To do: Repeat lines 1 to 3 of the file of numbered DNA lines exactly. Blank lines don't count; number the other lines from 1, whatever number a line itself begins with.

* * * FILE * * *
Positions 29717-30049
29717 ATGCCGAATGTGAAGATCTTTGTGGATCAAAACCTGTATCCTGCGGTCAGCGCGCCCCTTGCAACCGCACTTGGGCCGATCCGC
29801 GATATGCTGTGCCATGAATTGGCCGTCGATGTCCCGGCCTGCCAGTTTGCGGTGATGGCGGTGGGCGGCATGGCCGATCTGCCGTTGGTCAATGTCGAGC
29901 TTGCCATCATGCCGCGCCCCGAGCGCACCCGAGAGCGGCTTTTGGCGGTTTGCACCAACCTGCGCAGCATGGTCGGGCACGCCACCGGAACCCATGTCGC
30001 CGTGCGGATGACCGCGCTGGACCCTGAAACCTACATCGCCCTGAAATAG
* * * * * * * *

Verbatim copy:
Positions 29717-30049
29717 ATGCCGAATGTGAAGATCTTTGTGGATCAAAACCTGTATCCTGCGGTCAGCGCGCCCCTTGCAACCGCACTTGGGCCGATCCGC
29801 GATATGCTGTGCCATGAATTGGCCGTCGATGTCCCGGCCTGCCAGTTTGCGGTGATGGCGGTGGGCGGCATGGCCGATCTGCCGTTGGTCAATGTCGAGC